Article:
“Bouncer is a great tool for modern internet businesses. It allows them to quickly identify stolen cards, while also ensuring legitimate customers can transact without being blocked,” said Simon Arscott, business lead for Stripe Radar, in a statement. “We’re thrilled to welcome the Bouncer team, and their years of experience building payment authentication software for businesses, to Stripe and to enable their technology for Radar users. With the addition of advanced card scanning capabilities, Stripe Radar will be able block more fraud (Read more...)

IBM is acquiring cloud app and network management firm Turbonomic for up to $2B



IBM today made another acquisition to deepen its reach into providing enterprises with AI-based services to manage their networks and workloads. It announced that it is acquiring Turbonomic, a company that provides tools to manage application performance (specifically resource management), along with Kubernetes and network performance — part of its bigger strategy to bring more AI into IT ops, or as it calls it, AIOps.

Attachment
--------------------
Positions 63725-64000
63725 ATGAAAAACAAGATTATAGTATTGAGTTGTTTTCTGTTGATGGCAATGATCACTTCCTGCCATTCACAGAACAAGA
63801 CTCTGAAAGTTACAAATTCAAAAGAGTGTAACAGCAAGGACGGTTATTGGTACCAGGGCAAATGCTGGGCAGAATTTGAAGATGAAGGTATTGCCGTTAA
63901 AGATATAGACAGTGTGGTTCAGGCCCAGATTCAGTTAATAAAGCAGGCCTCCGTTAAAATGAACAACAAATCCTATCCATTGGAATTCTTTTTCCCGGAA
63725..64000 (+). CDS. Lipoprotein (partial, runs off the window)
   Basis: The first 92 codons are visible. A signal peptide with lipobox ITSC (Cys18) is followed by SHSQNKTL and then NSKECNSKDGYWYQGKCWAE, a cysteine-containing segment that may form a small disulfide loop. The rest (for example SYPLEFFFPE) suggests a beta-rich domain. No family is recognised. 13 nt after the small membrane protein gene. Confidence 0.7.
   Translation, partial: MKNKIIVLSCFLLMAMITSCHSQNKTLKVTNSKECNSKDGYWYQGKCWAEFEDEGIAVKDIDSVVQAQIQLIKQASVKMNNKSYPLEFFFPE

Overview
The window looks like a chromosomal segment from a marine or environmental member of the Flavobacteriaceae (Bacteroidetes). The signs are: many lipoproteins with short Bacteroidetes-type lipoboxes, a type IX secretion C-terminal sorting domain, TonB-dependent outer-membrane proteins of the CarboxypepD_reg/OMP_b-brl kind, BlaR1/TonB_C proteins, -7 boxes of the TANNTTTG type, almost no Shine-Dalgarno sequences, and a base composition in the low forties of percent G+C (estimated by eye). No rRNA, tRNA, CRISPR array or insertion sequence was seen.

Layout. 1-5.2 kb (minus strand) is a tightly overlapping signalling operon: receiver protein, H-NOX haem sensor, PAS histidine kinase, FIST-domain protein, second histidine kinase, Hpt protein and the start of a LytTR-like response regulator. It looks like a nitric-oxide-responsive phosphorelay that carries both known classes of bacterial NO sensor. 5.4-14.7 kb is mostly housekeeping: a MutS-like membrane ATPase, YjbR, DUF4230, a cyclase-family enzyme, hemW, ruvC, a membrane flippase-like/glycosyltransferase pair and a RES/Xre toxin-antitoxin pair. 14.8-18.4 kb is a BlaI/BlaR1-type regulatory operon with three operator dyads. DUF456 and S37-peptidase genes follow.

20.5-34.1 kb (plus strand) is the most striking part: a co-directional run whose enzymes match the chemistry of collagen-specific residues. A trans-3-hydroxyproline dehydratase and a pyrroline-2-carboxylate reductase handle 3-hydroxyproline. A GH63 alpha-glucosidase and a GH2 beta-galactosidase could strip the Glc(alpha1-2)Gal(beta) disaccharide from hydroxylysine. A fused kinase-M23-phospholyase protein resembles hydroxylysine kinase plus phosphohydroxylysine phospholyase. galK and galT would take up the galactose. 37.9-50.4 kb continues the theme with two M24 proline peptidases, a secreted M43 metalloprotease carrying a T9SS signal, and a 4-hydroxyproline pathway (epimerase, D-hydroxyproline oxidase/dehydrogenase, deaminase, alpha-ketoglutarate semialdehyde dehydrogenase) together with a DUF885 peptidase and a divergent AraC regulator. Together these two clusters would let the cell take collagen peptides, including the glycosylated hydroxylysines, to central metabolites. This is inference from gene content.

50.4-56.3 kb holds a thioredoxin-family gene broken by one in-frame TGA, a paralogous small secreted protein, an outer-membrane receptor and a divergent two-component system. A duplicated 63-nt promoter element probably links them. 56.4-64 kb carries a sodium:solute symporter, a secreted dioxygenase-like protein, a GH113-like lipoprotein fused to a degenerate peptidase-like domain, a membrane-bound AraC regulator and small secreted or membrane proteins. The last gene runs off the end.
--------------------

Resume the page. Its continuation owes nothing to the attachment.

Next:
Financial terms of the deal were not disclosed, but according to data in PitchBook, Turbonomic was valued at nearly $1 billion — $963 million, to be exact — in its last funding round in September 2019. A report in Reuters rumoring the deal a little earlier today valued it at between $1.5 billion and $2 billion. A source tells us the figure is accurate.

The Boston-based company’s investors included General Atlantic, Cisco, Bain, Highland Capital Partners, and Red Hat. The last of these, of course, is now a part of IBM (so it was theoretically also an investor), and together Red Hat and IBM have been developing a range of cloud-based tools addressing telco, edge and enterprise use cases.

This latest deal will help extend that further, and it has more generally been an area that IBM has been aggressive in recently. Last November IBM acquired another company called Instana to bring application performance management into its stable, and it pointed out today that the Turbonomic deal will complement that and the two technologies’ tools will be integrated together, IBM said.

Turbonomic’s (Read more...)

Stripe acquires TaxJar to add cloud-based, automated sales tax tools into its payments platform